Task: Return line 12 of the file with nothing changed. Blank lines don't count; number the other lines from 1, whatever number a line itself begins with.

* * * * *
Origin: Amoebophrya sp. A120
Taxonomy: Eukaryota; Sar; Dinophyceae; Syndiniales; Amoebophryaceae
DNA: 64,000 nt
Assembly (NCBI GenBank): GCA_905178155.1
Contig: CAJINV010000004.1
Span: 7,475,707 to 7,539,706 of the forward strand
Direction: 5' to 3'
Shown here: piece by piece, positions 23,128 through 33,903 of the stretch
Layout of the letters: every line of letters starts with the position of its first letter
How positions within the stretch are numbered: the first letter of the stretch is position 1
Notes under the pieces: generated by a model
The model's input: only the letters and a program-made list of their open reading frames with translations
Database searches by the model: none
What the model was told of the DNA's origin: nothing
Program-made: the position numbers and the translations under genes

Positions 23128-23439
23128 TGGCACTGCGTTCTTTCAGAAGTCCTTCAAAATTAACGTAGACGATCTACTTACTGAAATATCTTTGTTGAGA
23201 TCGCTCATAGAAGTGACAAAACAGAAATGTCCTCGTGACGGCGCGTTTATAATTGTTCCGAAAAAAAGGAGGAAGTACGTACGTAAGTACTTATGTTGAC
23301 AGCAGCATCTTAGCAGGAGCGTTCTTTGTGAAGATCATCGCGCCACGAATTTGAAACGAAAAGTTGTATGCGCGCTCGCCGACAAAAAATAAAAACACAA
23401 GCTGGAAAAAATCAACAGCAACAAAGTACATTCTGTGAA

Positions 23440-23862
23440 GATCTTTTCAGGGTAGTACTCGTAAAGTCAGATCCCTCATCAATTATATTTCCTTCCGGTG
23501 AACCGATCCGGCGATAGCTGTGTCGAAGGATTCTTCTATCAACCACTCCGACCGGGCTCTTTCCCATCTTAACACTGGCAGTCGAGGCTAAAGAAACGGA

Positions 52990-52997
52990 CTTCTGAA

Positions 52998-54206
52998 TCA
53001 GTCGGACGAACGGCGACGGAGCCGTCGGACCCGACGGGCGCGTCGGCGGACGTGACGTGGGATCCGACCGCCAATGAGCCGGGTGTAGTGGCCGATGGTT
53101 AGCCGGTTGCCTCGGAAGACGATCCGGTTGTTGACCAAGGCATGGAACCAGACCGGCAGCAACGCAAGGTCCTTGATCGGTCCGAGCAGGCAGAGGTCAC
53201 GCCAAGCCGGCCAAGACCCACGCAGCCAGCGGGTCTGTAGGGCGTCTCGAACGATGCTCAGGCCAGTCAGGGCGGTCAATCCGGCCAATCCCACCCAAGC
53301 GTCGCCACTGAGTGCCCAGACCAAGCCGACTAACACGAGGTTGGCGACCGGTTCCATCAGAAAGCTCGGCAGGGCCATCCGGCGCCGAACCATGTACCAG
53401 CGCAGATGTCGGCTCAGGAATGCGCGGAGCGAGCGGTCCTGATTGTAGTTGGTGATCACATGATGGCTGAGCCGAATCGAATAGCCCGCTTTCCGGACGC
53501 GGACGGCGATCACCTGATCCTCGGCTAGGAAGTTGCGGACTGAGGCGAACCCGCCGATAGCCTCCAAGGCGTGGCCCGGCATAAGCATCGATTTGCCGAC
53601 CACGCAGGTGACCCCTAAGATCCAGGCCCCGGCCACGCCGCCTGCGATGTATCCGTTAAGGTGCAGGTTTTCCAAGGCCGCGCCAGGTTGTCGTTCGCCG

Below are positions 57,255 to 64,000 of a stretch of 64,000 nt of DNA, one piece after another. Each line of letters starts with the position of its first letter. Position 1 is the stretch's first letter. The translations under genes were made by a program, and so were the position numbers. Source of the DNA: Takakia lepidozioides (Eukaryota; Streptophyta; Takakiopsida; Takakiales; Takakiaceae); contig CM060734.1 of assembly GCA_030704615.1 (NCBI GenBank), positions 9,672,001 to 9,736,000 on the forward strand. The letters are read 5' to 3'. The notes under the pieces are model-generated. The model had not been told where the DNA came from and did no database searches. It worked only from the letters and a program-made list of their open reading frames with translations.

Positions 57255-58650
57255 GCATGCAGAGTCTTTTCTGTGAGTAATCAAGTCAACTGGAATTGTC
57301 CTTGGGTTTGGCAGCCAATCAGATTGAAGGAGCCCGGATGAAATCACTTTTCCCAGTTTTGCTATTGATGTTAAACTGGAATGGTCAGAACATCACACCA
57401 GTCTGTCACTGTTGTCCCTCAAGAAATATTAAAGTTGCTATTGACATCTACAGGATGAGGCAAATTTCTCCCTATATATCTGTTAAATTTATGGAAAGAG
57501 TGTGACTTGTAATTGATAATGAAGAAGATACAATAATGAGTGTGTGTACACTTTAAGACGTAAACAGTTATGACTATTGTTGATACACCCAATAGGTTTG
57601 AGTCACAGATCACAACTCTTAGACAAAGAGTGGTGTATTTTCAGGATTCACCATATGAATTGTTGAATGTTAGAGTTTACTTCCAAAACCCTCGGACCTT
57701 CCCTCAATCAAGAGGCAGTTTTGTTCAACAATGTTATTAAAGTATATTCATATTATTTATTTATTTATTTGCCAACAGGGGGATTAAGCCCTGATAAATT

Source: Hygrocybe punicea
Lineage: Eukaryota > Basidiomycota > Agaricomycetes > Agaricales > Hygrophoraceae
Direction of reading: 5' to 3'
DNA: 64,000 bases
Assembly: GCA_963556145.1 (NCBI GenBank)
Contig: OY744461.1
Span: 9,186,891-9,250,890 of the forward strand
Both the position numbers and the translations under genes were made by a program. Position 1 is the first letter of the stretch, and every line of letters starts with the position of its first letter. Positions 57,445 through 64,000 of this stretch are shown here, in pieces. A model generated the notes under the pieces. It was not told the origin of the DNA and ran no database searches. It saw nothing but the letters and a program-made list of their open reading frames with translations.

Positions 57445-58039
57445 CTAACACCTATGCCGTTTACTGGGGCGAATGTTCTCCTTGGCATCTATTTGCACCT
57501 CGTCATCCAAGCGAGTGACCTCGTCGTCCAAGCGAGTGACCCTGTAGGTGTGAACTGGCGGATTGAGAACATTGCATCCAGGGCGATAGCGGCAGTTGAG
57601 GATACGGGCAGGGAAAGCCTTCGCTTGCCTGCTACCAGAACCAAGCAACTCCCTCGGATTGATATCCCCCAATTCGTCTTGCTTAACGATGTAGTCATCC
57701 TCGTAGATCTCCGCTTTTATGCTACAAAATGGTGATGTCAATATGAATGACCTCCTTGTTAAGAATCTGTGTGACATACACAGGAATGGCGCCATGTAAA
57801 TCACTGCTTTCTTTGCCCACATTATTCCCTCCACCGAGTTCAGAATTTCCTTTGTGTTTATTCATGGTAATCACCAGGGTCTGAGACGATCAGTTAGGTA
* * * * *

The model's input: only the letters and a program-made list of their open reading frames with translations